I haven’t been especially faithful in the pursuit of updating my progress in Ratchet & Clank lately, which is to say, “at all,” so it’s a good time to let you know where I am and how things are going. I don’t have tons of time to play video games, but I manage to sneak in a couple hours amid my other responsibilities.
Currently, I’m a little over halfway through the game, having recently completed Pokitaru, and I’m backtracking through earlier worlds to pick up gadgets and stuff. I just picked up the O2 Mask on Pokitaru, and I need to go back to Orxon to get the InfoBot with coordinates for Hoven. I still need the Bolt Detector, et cetera.
When I first played the game, I remember being impressed by the generally short-and-sweet level design (I remember it took quite a bit longer then since I had to solve all the puzzles for the first time), combined with the ability to return to earlier levels and explore new areas with gadgets found later in the game.
One of the main drawbacks then, is how much progress you lose when you must restart an area due to a death. You don’t lose bolts when you die (at least, not that I’ve noticed), so it’s more a loss of progress. Still, I feel a sting whenever I have to attempt an area again because a creature has a longer reach than I do.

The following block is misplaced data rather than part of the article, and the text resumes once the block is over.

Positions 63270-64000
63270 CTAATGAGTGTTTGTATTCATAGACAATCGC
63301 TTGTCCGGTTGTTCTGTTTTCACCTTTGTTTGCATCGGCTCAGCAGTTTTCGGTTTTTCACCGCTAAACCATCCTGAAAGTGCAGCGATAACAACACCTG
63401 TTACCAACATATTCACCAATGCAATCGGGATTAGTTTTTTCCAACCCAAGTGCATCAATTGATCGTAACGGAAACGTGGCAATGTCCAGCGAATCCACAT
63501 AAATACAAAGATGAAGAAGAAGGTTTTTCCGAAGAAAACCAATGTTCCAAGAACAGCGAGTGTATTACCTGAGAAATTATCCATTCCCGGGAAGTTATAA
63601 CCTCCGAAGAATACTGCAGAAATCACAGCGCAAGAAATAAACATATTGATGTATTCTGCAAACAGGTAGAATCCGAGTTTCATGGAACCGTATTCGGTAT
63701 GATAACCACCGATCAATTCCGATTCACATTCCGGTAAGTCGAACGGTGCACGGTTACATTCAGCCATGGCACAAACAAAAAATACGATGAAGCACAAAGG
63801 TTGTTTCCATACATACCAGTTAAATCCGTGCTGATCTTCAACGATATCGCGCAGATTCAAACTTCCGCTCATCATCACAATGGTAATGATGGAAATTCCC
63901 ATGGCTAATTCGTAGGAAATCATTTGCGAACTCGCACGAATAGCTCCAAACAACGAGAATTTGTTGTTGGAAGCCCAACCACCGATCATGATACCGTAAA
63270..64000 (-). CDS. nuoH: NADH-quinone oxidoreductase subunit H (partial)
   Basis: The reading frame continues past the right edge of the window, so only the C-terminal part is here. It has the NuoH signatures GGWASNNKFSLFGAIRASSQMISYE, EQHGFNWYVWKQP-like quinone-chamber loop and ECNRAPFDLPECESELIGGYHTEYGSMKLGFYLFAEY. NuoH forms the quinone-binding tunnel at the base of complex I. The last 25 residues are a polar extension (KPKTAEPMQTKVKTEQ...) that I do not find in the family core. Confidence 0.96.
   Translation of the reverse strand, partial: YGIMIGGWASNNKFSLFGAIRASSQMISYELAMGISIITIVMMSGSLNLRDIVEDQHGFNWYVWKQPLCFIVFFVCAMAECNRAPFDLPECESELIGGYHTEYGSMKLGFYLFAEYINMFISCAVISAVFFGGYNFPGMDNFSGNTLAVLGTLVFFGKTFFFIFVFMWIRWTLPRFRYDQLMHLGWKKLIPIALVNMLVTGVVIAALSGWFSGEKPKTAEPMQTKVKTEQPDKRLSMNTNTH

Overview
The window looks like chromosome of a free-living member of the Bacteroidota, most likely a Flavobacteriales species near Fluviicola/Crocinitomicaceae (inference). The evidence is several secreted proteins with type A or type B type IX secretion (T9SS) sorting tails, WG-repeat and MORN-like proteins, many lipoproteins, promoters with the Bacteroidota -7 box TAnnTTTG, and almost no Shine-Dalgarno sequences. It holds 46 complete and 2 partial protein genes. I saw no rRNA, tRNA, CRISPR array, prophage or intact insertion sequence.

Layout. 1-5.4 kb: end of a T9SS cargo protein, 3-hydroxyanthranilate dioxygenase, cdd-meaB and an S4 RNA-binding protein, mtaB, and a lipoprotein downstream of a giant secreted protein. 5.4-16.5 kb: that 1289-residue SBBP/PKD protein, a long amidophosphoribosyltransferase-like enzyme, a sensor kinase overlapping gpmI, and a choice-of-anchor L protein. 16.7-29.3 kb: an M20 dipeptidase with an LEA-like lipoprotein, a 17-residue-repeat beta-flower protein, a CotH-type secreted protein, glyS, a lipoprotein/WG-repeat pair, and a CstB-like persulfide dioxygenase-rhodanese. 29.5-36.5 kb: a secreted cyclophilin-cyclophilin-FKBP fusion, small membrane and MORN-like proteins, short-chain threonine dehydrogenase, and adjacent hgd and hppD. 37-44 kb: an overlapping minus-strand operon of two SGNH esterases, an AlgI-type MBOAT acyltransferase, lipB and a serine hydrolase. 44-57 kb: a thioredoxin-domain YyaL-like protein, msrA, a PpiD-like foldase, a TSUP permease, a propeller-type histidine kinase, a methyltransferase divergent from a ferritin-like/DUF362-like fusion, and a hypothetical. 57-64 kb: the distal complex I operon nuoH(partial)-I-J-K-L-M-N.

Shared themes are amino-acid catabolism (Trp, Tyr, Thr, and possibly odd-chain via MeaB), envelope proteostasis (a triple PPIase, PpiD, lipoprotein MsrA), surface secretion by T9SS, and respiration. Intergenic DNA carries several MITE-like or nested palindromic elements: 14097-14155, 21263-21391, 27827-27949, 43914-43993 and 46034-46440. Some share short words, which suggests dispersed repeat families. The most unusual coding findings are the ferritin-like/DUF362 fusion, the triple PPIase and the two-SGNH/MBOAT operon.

The most frustrating part of the game thus far has to be the boss fight on the Nebula G34 — or, most of that level, to be honest. I don’t mind the section where you play as Clank … this time, but I remember being frustrated by it when I first played the game. But, the combination of critters and poison gas…
If it were just the poison gas vents, it wouldn’t be so bad. They provide a mostly stationary hazard to be avoided. There are some areas where they aren’t easily avoided however, creating a very frustrating hazard. The frog-critters are irritating because they tend to swarm and get behind you. Not a deal-breaker by themselves.
But combine those poison gas vents and frog-critters with the tough, long-reaching snapping-monsters and the fairly mundane fire-wave Blarg, and you have a recipe for controller-throwing frustration. While avoiding poison, you usually have to contend with fire waves or swarming critters. It’s just a bad deal all around.
The boss fight is madness. You fight a larger swarm of those frog-critters during the boss fight than anywhere else in the level, and then you have to take on the boss and two snapping-monsters. The boss isn’t difficult by himself, but there’s also no lead-up or introduction, making it an annoying, difficult, and pointless fight. *yawn*